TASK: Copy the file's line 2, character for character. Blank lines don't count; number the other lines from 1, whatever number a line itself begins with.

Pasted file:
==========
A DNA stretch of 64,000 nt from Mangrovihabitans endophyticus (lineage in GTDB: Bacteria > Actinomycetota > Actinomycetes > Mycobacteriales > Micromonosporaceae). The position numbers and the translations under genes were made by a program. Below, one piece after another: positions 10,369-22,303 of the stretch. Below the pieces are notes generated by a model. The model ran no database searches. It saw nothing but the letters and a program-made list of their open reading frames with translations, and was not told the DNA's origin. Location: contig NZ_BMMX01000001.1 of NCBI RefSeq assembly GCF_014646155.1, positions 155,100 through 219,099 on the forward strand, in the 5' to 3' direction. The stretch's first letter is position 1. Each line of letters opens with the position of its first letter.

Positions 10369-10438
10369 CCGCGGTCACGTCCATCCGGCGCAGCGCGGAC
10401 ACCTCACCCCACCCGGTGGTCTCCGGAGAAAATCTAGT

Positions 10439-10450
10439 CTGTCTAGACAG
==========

Positions 10369-10438